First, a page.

Maybe we’ll all be using synth sounds built by robots soon?

Google is using machine learning techniques to synthesize never-before-heard hybrid instruments, Wired reports.

NSynth is a project from Google Magenta, a team of AI researchers at the tech giant tasked with finding out whether AI can be used to create art and music.

“Unlike a traditional synthesizer which generates audio from hand-designed components like oscillators and wavetables, NSynth uses deep neural networks to generate sounds at the level of individual samples,” the team explains in a blog post.

The program uses samples of real instruments such as organ, glockenspiel and flute, which the AI analyzes in order to create new sounds using the mathematical characteristics of the notes from each.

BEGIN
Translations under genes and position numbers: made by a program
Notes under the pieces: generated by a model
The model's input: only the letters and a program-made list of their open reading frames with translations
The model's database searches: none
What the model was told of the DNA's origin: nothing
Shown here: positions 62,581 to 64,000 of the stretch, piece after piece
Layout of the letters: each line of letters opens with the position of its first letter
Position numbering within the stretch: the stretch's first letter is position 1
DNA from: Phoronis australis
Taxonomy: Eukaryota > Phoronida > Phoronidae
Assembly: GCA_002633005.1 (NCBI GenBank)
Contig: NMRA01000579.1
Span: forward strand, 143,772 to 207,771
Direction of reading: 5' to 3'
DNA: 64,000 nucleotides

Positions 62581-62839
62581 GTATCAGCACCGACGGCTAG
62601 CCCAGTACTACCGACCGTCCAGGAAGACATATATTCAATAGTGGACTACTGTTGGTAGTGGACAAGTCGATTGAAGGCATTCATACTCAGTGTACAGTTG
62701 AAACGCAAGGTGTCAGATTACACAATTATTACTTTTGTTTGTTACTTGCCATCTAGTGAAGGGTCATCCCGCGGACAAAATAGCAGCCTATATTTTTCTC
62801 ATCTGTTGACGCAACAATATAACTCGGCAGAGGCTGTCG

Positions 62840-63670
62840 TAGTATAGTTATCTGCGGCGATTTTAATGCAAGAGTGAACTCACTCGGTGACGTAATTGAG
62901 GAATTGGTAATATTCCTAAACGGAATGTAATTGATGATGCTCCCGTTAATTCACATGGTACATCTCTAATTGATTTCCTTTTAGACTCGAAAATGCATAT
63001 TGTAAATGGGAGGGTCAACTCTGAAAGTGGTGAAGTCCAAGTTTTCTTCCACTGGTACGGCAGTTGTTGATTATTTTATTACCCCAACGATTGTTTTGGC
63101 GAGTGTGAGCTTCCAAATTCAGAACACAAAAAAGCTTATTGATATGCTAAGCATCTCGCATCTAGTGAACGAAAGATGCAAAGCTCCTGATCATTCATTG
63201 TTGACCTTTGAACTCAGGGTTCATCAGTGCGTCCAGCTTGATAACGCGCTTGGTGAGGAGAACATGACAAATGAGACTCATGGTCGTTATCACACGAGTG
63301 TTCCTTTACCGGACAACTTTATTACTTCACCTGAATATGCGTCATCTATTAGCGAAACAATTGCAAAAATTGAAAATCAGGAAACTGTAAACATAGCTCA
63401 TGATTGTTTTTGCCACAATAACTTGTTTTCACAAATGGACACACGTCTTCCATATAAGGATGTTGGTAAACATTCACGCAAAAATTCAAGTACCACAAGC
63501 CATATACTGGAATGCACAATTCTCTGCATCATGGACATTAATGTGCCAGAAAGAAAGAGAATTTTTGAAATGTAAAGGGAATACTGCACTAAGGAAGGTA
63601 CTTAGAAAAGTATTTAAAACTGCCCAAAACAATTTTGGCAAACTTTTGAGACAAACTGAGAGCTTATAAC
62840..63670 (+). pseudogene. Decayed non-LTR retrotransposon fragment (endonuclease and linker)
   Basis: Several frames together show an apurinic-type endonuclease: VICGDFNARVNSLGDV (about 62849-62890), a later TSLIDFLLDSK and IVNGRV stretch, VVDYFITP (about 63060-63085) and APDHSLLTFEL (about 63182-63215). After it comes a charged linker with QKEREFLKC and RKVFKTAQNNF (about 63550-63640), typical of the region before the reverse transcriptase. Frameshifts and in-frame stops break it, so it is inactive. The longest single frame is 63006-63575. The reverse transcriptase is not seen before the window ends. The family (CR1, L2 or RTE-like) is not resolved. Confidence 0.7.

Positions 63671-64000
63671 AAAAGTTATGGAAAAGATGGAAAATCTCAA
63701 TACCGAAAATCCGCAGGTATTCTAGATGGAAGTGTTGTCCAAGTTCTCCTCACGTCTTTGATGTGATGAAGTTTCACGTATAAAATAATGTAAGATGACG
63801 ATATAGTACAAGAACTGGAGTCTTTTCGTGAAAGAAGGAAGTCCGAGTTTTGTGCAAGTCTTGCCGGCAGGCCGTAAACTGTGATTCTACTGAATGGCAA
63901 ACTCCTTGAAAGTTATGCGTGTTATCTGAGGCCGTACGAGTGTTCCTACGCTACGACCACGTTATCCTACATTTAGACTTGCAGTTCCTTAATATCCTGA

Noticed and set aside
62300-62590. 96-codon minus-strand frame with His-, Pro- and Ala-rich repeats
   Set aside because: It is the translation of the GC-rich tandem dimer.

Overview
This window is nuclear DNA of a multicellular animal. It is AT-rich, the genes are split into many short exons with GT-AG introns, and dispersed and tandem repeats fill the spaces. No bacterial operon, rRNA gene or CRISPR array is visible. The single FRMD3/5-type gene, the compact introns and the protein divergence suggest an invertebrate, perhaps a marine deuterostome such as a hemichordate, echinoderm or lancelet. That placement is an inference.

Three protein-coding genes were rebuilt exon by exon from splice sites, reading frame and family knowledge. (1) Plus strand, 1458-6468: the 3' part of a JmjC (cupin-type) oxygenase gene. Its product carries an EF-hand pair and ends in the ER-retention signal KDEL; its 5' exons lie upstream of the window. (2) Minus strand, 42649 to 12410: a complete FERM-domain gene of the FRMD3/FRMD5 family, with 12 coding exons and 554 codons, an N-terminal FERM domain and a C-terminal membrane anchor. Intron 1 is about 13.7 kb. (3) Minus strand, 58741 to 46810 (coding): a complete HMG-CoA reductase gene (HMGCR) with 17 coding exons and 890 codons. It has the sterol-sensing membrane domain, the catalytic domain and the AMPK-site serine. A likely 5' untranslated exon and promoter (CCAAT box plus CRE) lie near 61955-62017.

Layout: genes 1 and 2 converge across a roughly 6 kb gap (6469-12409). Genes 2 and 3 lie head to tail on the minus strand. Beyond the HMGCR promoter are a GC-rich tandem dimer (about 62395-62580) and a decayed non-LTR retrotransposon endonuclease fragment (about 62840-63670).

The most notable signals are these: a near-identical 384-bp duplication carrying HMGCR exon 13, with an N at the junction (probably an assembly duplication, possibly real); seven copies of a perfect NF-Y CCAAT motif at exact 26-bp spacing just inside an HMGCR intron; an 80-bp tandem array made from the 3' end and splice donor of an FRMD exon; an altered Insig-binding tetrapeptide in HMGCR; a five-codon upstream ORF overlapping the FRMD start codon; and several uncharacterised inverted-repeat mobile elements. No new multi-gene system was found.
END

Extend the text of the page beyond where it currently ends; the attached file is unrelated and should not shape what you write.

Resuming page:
As audio samples from Wired demonstrate, NSynth has already made some convincing hybrids of a bass and flute, organ and flute, and bass and organ.

Synthesized hybrid instruments are nothing new: software synths such as Output’s recent Analog Strings for example will let you make your own blends, but Magenta’s project appears to be the first time that artificial intelligence has tried to figure the process out for itself.

If you want to get up close with NSynth, Google will publicly demonstrate the technology later this week at Moogfest, Moog’s annual celebration of music and technology in Durham, North Carolina.

Read next: We Are The Robots: Is the future of music artificial?



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